Advanced Materials and Manufacturing

Who We Are

Our engineers, materials scientists and additive manufacturing experts develop nanotechnology, novel feedstocks and biomimetic, quantum and energetic materials. Meet a few of the people who work in advanced materials and manufacturing:


Michael Grapes
Materials Science Division
Eric Duoss
Center for Engineered Materials and Manufacturing
Jeremy Feaster
Materials Science Division
Simon Pang
Materials Science Division / PLS
Caitlyn Krikorian
Functional Architected Materials Engineering
Mariana Desireé Reale Batista
Materials Science Division

Our Latest News

Our Current Projects

Our multidisciplinary teams collaborate with academic colleagues and industry partners to develop breakthroughs vital to national security and, often, that benefit commercial applications.


Manufactured part


High-Performance Alloys

As our missions take us into new environments, we leverage LLNL’s computational capabilities to discover and design high-performance alloys with enhanced properties and performance under extreme conditions. We create new feedstock materials and additive manufacturing techniques that enable us to synthesize complex structures that are lightweight, corrosion-resistant and radiation tolerant. We also develop customized alloys that incorporate low-value rare earth elements, so we can produce components that are less susceptible to supply chain disruptions associated with critical materials.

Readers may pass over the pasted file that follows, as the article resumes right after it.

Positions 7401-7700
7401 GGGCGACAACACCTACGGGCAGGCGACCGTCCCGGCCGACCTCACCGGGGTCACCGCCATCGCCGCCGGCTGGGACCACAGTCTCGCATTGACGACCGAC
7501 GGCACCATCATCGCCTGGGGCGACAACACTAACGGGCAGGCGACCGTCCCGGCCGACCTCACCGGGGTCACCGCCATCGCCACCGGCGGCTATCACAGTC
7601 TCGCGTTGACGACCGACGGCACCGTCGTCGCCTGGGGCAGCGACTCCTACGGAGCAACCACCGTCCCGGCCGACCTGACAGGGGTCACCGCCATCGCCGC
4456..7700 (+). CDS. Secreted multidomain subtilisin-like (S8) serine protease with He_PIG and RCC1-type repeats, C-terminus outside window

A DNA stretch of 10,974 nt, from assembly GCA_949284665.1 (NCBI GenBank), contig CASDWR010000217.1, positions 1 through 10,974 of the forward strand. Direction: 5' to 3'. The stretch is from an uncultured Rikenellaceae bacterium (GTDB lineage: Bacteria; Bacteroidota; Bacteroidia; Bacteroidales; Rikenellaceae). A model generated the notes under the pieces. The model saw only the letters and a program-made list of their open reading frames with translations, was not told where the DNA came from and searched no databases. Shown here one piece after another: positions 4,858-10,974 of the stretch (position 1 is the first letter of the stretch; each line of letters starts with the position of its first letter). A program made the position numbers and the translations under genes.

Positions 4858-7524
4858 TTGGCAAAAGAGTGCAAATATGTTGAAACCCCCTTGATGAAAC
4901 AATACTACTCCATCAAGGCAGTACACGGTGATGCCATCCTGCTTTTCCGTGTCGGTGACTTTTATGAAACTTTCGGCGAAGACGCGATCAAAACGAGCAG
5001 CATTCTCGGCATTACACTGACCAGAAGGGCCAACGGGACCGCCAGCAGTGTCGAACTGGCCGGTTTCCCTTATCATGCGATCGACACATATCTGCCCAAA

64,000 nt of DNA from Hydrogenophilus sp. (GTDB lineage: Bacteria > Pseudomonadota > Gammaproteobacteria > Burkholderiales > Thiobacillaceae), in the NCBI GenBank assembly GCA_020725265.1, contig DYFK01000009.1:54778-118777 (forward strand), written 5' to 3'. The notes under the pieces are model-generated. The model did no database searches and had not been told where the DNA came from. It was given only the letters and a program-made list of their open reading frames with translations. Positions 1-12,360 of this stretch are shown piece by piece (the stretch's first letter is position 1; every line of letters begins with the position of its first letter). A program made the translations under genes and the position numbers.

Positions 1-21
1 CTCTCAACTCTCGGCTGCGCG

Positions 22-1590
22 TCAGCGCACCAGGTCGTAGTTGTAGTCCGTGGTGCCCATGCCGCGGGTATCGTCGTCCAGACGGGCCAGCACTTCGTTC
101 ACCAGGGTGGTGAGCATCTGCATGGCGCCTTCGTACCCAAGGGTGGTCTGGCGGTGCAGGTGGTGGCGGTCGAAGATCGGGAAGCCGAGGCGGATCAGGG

3D printed materials responding to external stimuli


3D Printed Materials Respond to External Stimuli

Leveraging the power of 3D printing, we create materials whose properties are not fixed after fabrication, but instead react to environmental stimuli in real time. For example, changes in temperature, chemical environment, or variations in electromagnetic fields may cause a structure to bend or swell as it avoids breakage or absorbs a liquid. Most recently, LLNL researchers have developed a liquid crystal elastomer — a soft material that morphs in response to light, which has implications for future soft robotics that can do work where rigid materials cannot.


Rusted chains used an an example of corrosion


Preventing Material Corrosion

We explore ways to stop material degradation before it starts—research that’s critical to ensuring the long-term performance of our nation’s nuclear stockpile and the resilience of our energy infrastructure. It’s also relevant to commercial applications, including aircraft and advanced batteries. Our materials science experts leverage LLNL’s supercomputers and machine learning tools to better predict factors that initiate corrosion, especially for new types of additively manufactured material. They integrate experimental data into their simulations to capture complex corrosion processes and better understand how a material will perform at scale, in relevant conditions, over its service lifetime.


Our Facilities, Centers and Institutes

The Laboratory is home to several state-of-the-art facilities and centers to help researchers tackle the hardest and most complex challenges related to advanced materials and manufacturing.


Related Organizations

World-class science takes teamwork. Explore the organizations that contribute to our advanced materials and manufacturing research by clicking the images below.

Join Our Team

We offer opportunities in a variety of fields, not just science and technology. We are home to a diverse staff of professionals that includes administrators, researchers, creatives, supply chain staff, health services workers and more. Visit our careers page to learn more about the different career paths we offer and find the one that speaks to you. Make your mark on the world!